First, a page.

Tom Bozung

Branch: Air Force

Duty Station: Offutt Air Force Base

Number of Deployments: 1

Number of PCS's: 9

Share your military spouse story:
My much better half and I met at the Air Force Academy our junior year. Shortly following graduation, we began a lengthy and long-distance engagement until we could reunite after her medical school and my pilot training track. I have been an Air Force Spouse for over 20 years. The first 9 years I was active duty myself as a helicopter pilot. In 2012 we determined that our family needed a change of pace, since then I have been a stay-at-home dad/homemaker for our one son and multiple fur babies. I quickly learned that being a stay-at-home parent with a four year old was a full time job and that thinking you can simultaneously complete a major kitchen renovation at the same time was far beyond wishful thinking and quickly became an exercise in expectation management. The renovations were eventually completed, but the demands of being a full time stay at home parent wasn't the only reality shift I had to adjust to. The loss of my military work family combined with the isolation of a homemaker was a serious challenge to my mental health. Luckily, I had another military spouse that we had known for many years that I could lean on. Just the short conversations of shared struggles while dropping off food during a meal exchange was rejuvenating. I learned to combat my isolation by getting involved with the community around me. Early on that meant my son's school or activities. Whether it was the PTA or scouts, I learned that just showing up got you involved and routinely showing up got you to invited to be leadership. That sense of getting involved found its way back to the military community when my wife began her command journey. I focused my energy on her unit as a Key Spouse Mentor as well as growing a sense of community amongst her airmen and their families. As my wife's influence grew so have the scope of my contributions. I now find my efforts focused on improving the sense of community for the installation or even beyond.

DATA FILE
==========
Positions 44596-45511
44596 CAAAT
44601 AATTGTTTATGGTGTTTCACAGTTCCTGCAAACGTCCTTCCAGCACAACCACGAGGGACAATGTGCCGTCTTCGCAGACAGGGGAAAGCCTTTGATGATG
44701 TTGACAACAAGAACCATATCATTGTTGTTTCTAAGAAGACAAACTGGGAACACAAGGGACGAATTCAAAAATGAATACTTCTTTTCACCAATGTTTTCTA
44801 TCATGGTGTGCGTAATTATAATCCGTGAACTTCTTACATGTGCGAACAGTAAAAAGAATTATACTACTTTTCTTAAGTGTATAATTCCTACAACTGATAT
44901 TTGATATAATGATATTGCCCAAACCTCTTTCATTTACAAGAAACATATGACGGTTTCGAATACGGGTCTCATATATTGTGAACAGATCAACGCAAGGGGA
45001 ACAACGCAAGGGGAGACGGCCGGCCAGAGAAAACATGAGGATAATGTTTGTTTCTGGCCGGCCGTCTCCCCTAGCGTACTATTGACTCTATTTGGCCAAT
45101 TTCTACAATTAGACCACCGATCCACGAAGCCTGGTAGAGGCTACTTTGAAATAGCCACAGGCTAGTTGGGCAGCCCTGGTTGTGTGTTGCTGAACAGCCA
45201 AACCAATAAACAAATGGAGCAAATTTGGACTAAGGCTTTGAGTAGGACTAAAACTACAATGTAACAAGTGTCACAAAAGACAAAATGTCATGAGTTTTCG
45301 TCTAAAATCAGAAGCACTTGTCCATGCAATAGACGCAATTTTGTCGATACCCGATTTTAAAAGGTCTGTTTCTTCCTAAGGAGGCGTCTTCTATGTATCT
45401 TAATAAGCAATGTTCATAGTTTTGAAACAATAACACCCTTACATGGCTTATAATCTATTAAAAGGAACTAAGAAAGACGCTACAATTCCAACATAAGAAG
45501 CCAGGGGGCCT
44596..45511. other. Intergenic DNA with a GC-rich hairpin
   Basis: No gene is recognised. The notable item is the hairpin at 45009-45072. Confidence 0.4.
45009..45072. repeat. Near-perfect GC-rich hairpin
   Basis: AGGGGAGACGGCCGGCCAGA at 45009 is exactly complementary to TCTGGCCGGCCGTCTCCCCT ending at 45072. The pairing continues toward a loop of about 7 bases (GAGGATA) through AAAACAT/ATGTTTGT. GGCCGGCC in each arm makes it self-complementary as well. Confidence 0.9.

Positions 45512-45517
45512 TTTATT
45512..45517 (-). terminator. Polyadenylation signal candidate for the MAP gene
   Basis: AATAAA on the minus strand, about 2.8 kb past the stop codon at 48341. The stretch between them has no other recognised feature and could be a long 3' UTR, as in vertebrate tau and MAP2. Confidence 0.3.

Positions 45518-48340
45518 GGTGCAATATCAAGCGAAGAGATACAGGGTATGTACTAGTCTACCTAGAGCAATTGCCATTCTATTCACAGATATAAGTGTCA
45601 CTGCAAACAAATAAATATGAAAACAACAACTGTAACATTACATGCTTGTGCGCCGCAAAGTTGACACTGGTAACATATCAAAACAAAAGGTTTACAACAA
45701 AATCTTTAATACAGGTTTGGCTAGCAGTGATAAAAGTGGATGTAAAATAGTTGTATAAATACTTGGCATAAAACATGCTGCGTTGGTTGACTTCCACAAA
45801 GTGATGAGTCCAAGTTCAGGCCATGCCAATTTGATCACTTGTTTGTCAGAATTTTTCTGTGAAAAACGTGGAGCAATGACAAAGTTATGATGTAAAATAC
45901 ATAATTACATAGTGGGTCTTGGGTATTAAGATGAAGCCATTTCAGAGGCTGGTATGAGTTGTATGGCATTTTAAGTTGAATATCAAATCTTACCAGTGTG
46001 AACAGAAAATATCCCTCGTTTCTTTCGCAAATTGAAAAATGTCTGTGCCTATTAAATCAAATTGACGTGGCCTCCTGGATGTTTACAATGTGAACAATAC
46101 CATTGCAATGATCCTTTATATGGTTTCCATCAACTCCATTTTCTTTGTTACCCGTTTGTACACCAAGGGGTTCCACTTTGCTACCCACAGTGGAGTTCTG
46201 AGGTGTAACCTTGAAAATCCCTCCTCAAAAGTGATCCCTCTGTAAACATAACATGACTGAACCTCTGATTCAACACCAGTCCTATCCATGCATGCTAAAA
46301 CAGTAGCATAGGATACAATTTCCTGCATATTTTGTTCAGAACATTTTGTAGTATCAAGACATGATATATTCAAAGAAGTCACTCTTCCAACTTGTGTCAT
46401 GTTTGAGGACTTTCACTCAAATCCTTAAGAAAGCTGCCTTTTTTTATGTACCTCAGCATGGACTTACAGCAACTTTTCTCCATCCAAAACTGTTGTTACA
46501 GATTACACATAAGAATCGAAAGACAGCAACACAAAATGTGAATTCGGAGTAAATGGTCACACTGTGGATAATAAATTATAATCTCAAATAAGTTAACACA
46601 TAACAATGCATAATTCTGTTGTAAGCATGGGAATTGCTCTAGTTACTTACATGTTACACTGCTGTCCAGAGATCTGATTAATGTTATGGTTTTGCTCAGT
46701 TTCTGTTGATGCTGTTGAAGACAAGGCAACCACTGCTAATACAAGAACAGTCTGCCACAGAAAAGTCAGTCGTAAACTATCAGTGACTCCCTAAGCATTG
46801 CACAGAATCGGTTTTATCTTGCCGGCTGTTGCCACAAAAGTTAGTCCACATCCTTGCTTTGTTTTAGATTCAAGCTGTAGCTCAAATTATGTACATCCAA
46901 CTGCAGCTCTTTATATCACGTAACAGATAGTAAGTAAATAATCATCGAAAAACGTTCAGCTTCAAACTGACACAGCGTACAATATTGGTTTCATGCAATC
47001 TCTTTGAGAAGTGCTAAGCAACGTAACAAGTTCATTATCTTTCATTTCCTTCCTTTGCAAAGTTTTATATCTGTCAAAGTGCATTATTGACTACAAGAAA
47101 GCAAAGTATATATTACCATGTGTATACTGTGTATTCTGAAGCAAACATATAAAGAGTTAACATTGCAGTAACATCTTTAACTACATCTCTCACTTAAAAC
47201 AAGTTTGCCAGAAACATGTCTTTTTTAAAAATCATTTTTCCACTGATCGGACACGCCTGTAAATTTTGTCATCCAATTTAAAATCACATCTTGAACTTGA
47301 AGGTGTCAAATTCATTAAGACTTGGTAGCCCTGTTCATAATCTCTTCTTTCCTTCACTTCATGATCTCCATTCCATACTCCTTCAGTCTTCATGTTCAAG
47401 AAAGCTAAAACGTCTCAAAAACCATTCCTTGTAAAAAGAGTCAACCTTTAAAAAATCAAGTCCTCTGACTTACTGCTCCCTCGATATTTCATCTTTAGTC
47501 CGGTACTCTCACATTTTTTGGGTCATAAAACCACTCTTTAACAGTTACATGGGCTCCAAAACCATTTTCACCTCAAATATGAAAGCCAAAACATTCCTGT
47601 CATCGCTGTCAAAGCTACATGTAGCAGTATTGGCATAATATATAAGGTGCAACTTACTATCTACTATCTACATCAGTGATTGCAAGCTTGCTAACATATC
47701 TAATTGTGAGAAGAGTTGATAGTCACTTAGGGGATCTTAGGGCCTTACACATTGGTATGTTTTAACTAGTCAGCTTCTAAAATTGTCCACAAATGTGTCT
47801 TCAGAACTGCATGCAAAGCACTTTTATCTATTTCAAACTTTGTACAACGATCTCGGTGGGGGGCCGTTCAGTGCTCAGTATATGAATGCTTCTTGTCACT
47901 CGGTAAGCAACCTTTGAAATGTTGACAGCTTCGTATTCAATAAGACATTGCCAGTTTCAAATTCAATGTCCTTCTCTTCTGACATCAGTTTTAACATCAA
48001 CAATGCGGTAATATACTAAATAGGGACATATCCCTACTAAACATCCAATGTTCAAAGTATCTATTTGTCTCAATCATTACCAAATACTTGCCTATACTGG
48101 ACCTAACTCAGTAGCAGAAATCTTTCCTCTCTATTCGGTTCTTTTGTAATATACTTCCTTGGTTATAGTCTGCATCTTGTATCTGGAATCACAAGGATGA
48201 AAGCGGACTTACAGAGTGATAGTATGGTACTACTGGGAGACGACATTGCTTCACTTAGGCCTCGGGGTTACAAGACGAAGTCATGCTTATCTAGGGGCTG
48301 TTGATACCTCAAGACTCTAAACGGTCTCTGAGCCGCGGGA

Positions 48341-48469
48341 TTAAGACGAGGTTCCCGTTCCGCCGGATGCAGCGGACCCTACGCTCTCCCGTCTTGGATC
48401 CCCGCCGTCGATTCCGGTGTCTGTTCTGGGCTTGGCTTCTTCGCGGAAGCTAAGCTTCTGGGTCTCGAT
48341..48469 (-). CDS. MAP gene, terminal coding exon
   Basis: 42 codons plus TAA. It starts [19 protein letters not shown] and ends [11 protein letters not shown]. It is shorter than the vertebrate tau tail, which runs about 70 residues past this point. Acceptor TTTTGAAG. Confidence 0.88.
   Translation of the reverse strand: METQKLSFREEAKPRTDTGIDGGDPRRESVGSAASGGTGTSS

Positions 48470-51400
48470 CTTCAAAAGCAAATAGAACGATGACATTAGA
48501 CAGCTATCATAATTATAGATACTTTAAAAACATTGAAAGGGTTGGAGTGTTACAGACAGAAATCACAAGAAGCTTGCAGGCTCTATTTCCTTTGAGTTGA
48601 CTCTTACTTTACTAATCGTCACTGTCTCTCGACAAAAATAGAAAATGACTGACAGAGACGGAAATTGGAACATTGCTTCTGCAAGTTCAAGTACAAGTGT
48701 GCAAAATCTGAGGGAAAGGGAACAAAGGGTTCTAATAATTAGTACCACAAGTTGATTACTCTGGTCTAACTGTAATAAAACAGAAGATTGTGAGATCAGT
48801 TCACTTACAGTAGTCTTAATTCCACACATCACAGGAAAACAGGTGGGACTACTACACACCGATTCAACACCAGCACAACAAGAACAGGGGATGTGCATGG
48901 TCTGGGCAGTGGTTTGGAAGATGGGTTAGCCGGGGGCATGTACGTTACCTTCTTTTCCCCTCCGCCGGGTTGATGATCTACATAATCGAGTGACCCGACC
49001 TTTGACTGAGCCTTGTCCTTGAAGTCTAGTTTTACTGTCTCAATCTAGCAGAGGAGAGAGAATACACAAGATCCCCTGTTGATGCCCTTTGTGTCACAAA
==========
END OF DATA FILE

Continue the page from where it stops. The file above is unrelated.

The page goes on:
Share an example of your leadership experience within the military community:
Becoming a Key Spouse Mentor began my leadership experience. I've served in that capacity at four different installations. I've organized multiple children's Halloween/Holiday events bringing together families and young airmen alike. Likewise, I've managed quarterly dorm dinners that give airmen a home cooked meal and broaden the sense of 'family' for all involved. I've created 4 themed escape room events that allow up to 50 people to compete in teams against each other at the same time. On a larger scale, I volunteered with the Armed Services division of the Red Cross and managed over 85 volunteers and helped them safely return to in-person work following COVID. I have presented my journey and best practices at base Storytellers, the Leader Development Course at Maxwell, and Mrs. Brown's & Mrs. Raymond's Key Spouse engagement series. Currently I'm on committees that helped raise $20K for scholarships for dependents as well as planning a Dining In for 120+ spouses.